It’s getting on that time when it’s nearly impossible to keep up with an Oscar hopeful’s precursor tally, as trophies and nominations steadily roll in from a dizzying slew of acronymic awards bodies. Hastily kicked off by the New York Film Critics Circle (NYFCC), precursor season is most certainly in full swing, with the BFCA, AFI, SAG, LAFCA (Los Angeles), BSFC (Boston), VFCS (Vegas), TFCA (Toronto), SLFC (St. Louis), SFFCC (San Francisco), and many more having released their picks for the best in 2011 cinema. Amid the frenzy, Woody Allen’s Midnight in Paris has been resting in a rather safe zone, failing to come close to the top spots so dominated by The Artist, The Descendants, and Hugo, but sitting pretty when it comes to Top 10s and grouped citations. The culture-vulture comedy just snagged a Best Picture nod from the Phoenix Film Critics Society, but, much more importantly, it’s landed on AFI’s Top 10, been named a Critic’s Choice nominee for Best Picture, and, just this morning, counted among the five SAG nominees for Best Ensemble (it competes against The Artist, The Descendants, The Help, and Bridesmaids). The steady inclusion assures that no one has forgotten about this swoony May release, and it affirms what so many already knew: Midnight in Paris is one of your Best Picture locks.
Match Point (#1–10 of 4)
There have been complaints that the Woody Allen of the ’00s does not live up to the Woody Allen of the ’70s or ’80s. But there are four moments (thematic footfalls) that prove him to be just as he’s always been—the rarest and greatest of tightrope-walking cynical humanists.
The Dueling Tongues
The Curse of the Jade Scorpion is set in 1940 (the same year that His Girl Friday and its faster-than-bullets/sharper-than-knives dialogue was released) and contains some of the outwardly meanest dialogue Allen has ever written. C.W. (Allen) and Fitzgerald (Helen Hunt), warring employees at an insurance firm, trade insults set to a rapid metronome that sometimes falters when it comes time for C.W. to shoot. The slight pauses and stutters between retorts offer light into the crevices of his personality. It’s the central condition of the Allen character (be it played by Allen or a surrogate), the quick-witted egoist who, when it really comes down to it, is shivering with insecurity. Whereas Grant and Russell’s dueling tongues send confident and strident sparks, Allen’s words are reluctant, gripping onto his vocal cords for an extra moment before being forced out. His is a cinema populated with men who wince as they unload the barrels of their mouths.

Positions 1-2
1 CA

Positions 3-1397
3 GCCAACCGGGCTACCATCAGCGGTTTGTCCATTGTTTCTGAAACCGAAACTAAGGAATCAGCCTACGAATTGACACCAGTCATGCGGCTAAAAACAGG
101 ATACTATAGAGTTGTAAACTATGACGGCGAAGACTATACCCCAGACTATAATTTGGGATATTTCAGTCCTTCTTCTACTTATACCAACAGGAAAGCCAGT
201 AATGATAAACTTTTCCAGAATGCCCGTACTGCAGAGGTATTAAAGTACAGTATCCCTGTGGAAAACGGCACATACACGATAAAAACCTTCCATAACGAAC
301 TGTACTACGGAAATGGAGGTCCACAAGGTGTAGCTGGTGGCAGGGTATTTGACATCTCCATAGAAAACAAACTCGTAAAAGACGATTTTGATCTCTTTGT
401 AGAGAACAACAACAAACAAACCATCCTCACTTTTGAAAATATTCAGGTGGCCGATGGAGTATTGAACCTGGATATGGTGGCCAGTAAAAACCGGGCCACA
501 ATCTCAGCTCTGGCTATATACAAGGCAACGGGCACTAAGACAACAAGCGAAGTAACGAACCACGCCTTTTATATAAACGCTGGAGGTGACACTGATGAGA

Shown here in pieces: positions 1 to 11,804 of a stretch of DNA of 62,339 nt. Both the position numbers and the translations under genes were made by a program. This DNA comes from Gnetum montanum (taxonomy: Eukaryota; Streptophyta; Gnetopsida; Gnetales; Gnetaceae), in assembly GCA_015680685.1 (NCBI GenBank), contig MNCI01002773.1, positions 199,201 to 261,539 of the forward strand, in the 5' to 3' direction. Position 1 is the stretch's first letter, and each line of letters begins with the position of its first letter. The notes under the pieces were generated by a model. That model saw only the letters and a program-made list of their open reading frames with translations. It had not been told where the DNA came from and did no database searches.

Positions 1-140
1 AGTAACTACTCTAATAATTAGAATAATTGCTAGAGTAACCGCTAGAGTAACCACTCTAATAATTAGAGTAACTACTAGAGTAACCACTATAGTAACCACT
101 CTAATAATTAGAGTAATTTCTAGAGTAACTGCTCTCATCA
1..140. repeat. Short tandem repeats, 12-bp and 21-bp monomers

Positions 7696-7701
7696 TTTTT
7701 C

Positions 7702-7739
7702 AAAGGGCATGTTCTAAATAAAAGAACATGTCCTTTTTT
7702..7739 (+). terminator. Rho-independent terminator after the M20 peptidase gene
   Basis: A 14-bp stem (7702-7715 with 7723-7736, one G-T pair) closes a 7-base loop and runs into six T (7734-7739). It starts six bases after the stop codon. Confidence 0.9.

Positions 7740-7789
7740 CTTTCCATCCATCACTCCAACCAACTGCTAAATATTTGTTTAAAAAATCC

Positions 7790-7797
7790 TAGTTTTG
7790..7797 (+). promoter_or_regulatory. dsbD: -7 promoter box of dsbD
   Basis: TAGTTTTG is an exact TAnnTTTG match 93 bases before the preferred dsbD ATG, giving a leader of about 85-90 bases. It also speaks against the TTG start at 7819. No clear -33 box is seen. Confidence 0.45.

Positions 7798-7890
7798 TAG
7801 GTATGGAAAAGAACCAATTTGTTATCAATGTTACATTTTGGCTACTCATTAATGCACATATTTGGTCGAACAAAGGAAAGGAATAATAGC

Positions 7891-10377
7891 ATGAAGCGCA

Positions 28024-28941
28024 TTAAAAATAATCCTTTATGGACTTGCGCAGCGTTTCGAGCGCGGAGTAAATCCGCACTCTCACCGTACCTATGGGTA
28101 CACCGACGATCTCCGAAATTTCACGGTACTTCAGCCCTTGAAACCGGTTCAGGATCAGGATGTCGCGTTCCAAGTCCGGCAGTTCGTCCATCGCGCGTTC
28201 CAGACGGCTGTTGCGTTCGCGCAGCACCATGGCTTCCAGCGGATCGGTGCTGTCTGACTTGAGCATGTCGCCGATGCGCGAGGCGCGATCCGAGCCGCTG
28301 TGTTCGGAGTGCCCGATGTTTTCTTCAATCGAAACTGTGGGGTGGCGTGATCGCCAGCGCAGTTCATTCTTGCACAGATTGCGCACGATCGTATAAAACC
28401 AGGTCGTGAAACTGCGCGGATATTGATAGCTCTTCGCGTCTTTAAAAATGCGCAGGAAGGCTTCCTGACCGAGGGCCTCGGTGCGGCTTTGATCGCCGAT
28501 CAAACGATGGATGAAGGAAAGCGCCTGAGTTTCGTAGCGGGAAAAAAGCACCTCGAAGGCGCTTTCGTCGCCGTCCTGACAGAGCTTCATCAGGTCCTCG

That was the first thought that struck me during my viewing of the Woodman’s latest, Vicky Cristina Barcelona. The film’s title is an appropriate stand-in for the movie itself: straightforward exposition laid bare. As Vicky Cristina Barcelona begins, we are treated to images of Vicky (Rebecca Hall) and Cristina (Scarlett Johansson) traipsing off to the titular city. Alongside said images is a narration that lays everything bare with the most minimal effort: Vicky and Cristina are off together to Barcelona for a summer, they’re going to stay at Vicky’s parents’ friend’s place, Vicky is studying for her Masters, Cristina doesn’t know what’s next for her, et cetera. And there they are, five minutes into the film, the audience expectantly wondering what adventures will befall them?
“This guy goes to a psychiatrist and says, ’Doc, my brother’s crazy. He thinks he’s a chicken.’ And the doctor says, ’Well, why don’t you turn him in?’ And the guy says, ’I would, but I need the eggs.’ Well, I guess that’s pretty much now how I feel about relationships. You know, they’re totally irrational and crazy and absurd, but I guess we keep going through it, because… most of us need the eggs.”—Woody Allen (Annie Hall)
Woody Allen ended his Oscar-winning Annie Hall with that joke, one of the most unconventional yet appropriate odes to love to ever be committed to film. Since then, he has spent nearly 30 years trying to recapture the mix of humor and pathos that have helped make Annie Hall such an enduring classic, and, with Vicky Cristina Barcelona, he has finally found it again. If not quite up to the level of Annie Hall or his masterpiece Manhattan, Vicky Cristina Barcelona is nonetheless Allen’s strongest, most philosophically and morally profound film since 1989’s Crimes and Misdemeanors.